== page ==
Repurposing for HG-TV

 

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In early 2010, TV talent scouts were looking for a female estate liquidator for a reality television show. One of those executives happened to land on Cari Cucksey’s website, called her, and the rest, shall we say, is Her-story


Soon to follow, producers came to Michigan and filmed twelve hours of Cari and her crew in action. The series was sold to HG-TV which premiered in January. The second season will begin filming in March, and there is talk of a third season. Some are now even predicting five to seven.

 

Cari’s house liquidation team is comprised of approximately 25 hardworking Michiganders who’ve been thrust into the national spotlight by the magic of television, just doing what they know how to do best. Take, for instance, Haas and Moe, the muscle in the show. Haas breaks it, and Moe (aka MacGyver) fixes it. And then there are, of course, all the lovely ladies on Cari's team who work to research, refurbish and Repurpose.

 

Having served as an expert art appraiser with Cari and the cast on the show, I can attest to the fact that there is a familial atmosphere built upon long standing relationships. And like many families, they seem to work extraordinarily well together in a sort of charmingly dysfunctional way, which makes for great TV. Be sure to tune in 10 p.m. Monday on HG-TV to meet some of my favorite new TV friends and family on Cash & Cari.

 

To read my upcoming article, and a complete question and answer session with Cari, please visit Antique Trader Magazine

 

 

 

 


 

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The Amazing (Antiques) Race

 

Detective

The producers of a major cable network show are seeking “pickers” with the most honed hunting skills, the sharpest eye to determine trash from treasure, and the most effective negotiating chops to seal the deal.

 

The Untitled Antiques-CollectiblesCompetition is a new show that transforms the cut throat world of antiques and collectibles picking into a competitive game.  In every episode, antiques lovers compete in teams of two in a race to track down and acquire valuable items hidden along the backroads, barns, and forgotten corners of America – they even provide the shopping money. The team with the most valuable loot at the end of the day wins the competition.  They get to keep their lot of items and the lots of the other teams – it's winner take all!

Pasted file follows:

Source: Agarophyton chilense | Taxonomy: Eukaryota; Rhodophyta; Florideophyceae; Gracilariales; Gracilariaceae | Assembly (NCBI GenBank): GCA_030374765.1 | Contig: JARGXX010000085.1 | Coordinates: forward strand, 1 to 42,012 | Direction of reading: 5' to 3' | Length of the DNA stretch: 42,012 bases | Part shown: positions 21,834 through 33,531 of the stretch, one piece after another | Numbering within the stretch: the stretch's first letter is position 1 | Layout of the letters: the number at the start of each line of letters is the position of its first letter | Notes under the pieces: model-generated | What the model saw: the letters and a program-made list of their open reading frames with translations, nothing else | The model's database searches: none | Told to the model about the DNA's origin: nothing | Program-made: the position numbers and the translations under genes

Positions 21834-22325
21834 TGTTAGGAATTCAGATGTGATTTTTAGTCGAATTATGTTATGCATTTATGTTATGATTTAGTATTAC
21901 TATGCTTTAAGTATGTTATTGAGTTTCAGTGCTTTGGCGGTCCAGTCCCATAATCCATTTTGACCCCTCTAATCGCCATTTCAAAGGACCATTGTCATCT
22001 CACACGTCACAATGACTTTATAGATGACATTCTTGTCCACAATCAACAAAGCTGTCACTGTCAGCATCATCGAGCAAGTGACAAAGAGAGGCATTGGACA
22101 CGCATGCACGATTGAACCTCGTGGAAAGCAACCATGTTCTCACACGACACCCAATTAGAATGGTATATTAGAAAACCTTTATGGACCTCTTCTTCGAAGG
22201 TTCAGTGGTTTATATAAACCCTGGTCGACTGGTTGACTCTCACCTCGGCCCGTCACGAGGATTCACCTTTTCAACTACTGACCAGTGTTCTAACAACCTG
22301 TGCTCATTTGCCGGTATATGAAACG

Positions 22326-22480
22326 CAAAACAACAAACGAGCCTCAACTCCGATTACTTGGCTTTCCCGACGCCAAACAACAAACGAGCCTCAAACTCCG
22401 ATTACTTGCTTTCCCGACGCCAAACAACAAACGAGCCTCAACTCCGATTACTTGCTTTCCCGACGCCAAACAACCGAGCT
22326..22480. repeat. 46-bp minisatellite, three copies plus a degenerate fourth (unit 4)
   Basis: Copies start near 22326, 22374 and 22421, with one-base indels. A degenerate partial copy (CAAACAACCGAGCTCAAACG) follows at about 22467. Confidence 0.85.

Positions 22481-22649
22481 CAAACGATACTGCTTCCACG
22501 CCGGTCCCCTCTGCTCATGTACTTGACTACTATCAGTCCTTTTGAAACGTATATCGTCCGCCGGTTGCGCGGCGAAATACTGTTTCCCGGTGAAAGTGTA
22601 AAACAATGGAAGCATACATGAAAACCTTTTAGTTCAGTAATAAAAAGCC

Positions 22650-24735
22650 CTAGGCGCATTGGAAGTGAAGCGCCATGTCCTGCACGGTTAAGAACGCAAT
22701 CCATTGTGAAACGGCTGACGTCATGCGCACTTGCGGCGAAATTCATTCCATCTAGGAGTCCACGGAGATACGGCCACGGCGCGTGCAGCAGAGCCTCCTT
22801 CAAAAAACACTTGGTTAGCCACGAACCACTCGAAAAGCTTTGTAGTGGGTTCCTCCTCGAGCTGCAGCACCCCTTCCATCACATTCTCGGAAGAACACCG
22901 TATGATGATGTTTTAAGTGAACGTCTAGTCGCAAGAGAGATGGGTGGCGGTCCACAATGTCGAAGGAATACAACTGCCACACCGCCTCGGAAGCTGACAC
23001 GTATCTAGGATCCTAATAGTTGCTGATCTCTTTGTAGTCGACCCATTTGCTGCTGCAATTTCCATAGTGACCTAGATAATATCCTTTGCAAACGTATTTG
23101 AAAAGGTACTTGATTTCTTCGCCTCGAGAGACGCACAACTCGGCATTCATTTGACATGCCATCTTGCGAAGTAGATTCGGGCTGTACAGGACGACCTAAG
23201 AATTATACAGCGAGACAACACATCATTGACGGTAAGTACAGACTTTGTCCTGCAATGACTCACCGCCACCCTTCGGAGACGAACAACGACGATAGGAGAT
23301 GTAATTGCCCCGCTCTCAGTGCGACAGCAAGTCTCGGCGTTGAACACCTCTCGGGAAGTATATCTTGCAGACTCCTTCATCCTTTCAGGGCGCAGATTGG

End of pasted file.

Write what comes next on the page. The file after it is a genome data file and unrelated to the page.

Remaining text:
If you think you and your partner have what it takes to pick the most valuable treasures and get the best price, contact:

This e-mail address is being protected from spambots. You need JavaScript enabled to view it (or) ccasting.wufoo.com/forms/untitled-antique-collectible-competition-show/

 

 

 


 

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A Collector With A One Track Mind

lionel-trains1

After 50 years of collecting toy trains, Jerry Greene has amassed a collection of over 40,000 pieces, worth tens of millions of dollars, and has a ticket to ride….

 

One look at this collection would convince anyone that there is such a thing as a collecting gene, and that Jerry Green inherited it.

When Green decided to sell the collection, at Sotheby’s in New York, it took his entire family three weeks to unpack and arrange what was on display at the auctioneers.

David Redden, vice chairman of Sotheby's, believes it's the biggest train collection in the world.

Green admits he’s an “obsessive collector.” He says he has more than 1,700 locomotives and cars, 700 stations, and thousands of accessories.

"In cataloguing the collection, I came up with 27,000 different items," he said.

Green decided to sell the collection because he ran out of good pieces to buy.

So how much is it worth? Here's a hint . . .

Green described one station that sold at auction for a six-figure sum: "I know of two other copies of this station that exist; a German collector has one, and one recently sold for $140,000."

And that's just one station. Sotheby's intends to sell everything . . . to a single buyer.

"I have some inkling that it could fetch well into eight figures," Redden said. “Well above ten million."

What happens to a collector when they have nothing left to collect? For Jerry Green, he’s "been there, done that." He's ready to move on. "I definitely will collect something else," Green said.


" I'm a collector."  "I would have to. That's the fun."